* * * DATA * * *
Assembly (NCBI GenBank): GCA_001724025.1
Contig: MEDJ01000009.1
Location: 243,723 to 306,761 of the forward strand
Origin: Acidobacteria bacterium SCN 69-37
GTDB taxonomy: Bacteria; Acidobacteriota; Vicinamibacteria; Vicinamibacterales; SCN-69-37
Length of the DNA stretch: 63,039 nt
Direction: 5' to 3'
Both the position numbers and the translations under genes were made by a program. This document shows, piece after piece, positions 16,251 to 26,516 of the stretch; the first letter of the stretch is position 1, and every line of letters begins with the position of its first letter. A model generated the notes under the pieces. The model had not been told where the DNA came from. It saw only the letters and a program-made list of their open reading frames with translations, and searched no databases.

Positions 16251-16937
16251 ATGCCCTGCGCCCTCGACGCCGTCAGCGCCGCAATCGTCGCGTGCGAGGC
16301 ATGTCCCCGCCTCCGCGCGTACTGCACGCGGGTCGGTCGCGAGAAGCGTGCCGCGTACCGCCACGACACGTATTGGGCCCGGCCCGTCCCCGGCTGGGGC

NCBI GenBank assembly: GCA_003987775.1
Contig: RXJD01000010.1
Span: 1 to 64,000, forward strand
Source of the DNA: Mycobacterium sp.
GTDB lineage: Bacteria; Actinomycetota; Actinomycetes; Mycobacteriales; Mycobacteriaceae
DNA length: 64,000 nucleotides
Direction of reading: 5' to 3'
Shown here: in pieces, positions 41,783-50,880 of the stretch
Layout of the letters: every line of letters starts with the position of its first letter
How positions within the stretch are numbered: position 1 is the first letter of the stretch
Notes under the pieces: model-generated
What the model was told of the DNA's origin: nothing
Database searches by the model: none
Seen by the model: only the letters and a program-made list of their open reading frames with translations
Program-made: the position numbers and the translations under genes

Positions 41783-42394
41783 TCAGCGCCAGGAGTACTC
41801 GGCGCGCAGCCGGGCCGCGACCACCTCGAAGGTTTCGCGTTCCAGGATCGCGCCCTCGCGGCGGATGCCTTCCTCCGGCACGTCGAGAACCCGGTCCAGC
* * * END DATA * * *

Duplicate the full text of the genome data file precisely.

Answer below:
Assembly (NCBI GenBank): GCA_001724025.1
Contig: MEDJ01000009.1
Location: 243,723 to 306,761 of the forward strand
Origin: Acidobacteria bacterium SCN 69-37
GTDB taxonomy: Bacteria; Acidobacteriota; Vicinamibacteria; Vicinamibacterales; SCN-69-37
Length of the DNA stretch: 63,039 nt
Direction: 5' to 3'
Both the position numbers and the translations under genes were made by a program. This document shows, piece after piece, positions 16,251 to 26,516 of the stretch; the first letter of the stretch is position 1, and every line of letters begins with the position of its first letter. A model generated the notes under the pieces. The model had not been told where the DNA came from. It saw only the letters and a program-made list of their open reading frames with translations, and searched no databases.

Positions 16251-16937
16251 ATGCCCTGCGCCCTCGACGCCGTCAGCGCCGCAATCGTCGCGTGCGAGGC
16301 ATGTCCCCGCCTCCGCGCGTACTGCACGCGGGTCGGTCGCGAGAAGCGTGCCGCGTACCGCCACGACACGTATTGGGCCCGGCCCGTCCCCGGCTGGGGC

NCBI GenBank assembly: GCA_003987775.1
Contig: RXJD01000010.1
Span: 1 to 64,000, forward strand
Source of the DNA: Mycobacterium sp.
GTDB lineage: Bacteria; Actinomycetota; Actinomycetes; Mycobacteriales; Mycobacteriaceae
DNA length: 64,000 nucleotides
Direction of reading: 5' to 3'
Shown here: in pieces, positions 41,783-50,880 of the stretch
Layout of the letters: every line of letters starts with the position of its first letter
How positions within the stretch are numbered: position 1 is the first letter of the stretch
Notes under the pieces: model-generated
What the model was told of the DNA's origin: nothing
Database searches by the model: none
Seen by the model: only the letters and a program-made list of their open reading frames with translations
Program-made: the position numbers and the translations under genes

Positions 41783-42394
41783 TCAGCGCCAGGAGTACTC
41801 GGCGCGCAGCCGGGCCGCGACCACCTCGAAGGTTTCGCGTTCCAGGATCGCGCCCTCGCGGCGGATGCCTTCCTCCGGCACGTCGAGAACCCGGTCCAGC